But Trump has been personally involved. He has been calling some investors to ask them to make a commitment to the PIPE of more than $100 million, the second of the sources said.

Investors attending the road show were shown a demo from the planned social media app, called TRUTH Social, which looked like a Twitter feed, the sources said.

Big Plans

Trump has said he is launching his own social media app to stand up against the companies that have barred him from their platforms. He had 89 million followers on Twitter, 33 million on Facebook and 24.5 million on Instagram at the time he was blocked, according to a presentation on his company’s website.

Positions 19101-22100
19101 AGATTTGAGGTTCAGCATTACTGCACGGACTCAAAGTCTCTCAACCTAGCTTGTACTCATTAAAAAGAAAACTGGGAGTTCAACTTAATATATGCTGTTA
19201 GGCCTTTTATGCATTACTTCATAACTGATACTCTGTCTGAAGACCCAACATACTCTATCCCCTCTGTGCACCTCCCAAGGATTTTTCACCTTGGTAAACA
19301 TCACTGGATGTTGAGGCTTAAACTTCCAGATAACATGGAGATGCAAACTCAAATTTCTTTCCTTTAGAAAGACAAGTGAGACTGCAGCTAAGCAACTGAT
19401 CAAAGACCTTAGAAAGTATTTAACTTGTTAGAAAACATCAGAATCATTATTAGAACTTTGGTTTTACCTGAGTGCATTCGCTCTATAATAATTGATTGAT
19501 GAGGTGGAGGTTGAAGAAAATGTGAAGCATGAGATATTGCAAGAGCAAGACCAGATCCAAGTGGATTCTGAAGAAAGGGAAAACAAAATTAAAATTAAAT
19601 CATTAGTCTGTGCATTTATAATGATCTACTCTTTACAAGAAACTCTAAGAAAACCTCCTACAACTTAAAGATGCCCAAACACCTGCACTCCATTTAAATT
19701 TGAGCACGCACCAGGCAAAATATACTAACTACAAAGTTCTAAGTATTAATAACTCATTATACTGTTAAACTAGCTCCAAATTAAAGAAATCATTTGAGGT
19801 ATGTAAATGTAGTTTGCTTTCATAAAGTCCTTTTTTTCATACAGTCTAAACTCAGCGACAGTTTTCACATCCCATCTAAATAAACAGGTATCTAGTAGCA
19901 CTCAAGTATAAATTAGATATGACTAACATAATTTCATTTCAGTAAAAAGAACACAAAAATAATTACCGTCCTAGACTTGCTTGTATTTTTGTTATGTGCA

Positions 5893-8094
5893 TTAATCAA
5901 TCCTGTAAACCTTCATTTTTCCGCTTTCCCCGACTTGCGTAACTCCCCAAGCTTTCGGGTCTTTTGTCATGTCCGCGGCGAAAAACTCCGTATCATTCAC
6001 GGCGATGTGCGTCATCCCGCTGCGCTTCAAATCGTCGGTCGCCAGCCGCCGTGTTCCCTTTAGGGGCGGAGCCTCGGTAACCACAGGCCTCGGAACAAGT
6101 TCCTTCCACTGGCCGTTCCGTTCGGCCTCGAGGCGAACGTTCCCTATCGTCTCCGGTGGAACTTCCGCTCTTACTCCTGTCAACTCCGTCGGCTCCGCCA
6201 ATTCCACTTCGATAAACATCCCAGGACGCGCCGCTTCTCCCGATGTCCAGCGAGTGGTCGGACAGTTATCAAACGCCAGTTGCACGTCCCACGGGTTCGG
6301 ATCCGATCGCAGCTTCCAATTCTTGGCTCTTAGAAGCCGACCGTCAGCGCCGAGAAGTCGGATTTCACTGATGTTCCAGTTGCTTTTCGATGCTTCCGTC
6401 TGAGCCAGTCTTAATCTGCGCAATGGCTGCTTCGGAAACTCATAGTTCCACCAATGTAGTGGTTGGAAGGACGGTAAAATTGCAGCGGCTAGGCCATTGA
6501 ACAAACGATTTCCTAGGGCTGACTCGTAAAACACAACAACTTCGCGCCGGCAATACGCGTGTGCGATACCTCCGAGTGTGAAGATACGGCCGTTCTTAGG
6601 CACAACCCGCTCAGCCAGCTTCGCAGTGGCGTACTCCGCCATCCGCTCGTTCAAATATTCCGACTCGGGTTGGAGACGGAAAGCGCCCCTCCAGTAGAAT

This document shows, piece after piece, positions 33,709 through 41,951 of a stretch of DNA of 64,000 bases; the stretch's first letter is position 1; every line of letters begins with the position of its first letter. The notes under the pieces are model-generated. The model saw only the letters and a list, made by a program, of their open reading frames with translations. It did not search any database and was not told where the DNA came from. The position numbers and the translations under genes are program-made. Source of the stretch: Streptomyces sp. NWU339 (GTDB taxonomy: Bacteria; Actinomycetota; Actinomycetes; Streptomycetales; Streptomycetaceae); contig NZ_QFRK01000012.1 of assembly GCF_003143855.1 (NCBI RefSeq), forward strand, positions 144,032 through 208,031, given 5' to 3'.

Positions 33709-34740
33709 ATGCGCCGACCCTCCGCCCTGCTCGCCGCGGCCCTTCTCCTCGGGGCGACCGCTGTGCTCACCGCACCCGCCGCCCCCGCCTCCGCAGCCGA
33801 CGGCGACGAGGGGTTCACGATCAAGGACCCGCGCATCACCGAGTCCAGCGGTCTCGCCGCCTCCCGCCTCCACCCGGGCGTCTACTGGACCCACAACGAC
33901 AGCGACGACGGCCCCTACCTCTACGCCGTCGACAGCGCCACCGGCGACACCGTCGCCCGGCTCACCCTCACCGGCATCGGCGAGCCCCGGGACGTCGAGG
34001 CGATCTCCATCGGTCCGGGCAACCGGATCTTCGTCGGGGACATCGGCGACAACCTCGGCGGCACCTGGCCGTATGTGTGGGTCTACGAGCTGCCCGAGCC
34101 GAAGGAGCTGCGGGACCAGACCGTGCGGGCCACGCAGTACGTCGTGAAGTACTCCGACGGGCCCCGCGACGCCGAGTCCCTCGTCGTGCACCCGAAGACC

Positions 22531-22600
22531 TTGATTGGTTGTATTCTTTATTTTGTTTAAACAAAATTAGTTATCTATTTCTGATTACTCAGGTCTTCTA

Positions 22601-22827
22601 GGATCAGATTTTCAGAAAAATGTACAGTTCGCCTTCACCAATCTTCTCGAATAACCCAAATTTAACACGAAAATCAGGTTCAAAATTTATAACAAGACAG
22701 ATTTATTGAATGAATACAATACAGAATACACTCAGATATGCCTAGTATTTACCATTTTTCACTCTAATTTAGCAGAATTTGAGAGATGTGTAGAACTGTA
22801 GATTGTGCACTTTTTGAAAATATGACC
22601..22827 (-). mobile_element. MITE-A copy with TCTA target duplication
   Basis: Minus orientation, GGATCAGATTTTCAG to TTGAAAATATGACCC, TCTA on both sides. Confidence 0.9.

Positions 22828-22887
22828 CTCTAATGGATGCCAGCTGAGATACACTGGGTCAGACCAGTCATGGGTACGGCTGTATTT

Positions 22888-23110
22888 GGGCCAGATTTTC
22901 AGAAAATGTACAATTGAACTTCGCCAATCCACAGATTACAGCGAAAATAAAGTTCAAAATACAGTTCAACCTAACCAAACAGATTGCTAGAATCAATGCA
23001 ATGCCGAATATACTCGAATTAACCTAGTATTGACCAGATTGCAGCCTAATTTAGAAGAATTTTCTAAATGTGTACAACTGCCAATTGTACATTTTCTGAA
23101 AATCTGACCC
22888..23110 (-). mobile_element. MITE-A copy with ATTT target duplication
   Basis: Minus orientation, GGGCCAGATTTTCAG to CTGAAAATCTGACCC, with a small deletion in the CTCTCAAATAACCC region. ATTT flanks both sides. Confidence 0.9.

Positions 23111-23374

Since Trump was voted out of office last year, he has repeatedly dropped hints that he might seek the presidency for a third time in 2024.

Special purpose acquisition companies such as Digital World had lost much of their luster with retail investors before the Trump media deal came along. Many of these investors were left with big losses after the companies that merged with SPACs failed to deliver on their ambitious financial projections.

TRUTH Social is scheduled for a full rollout in the first quarter of 2022, and is the first of three stages in the Trump Media plan, followed by a subscription video-on-demand service called TMTG+ that will feature entertainment, news and podcasts, according to the news release.

(This story has not been edited by NDTV staff and is auto-generated from a syndicated feed.)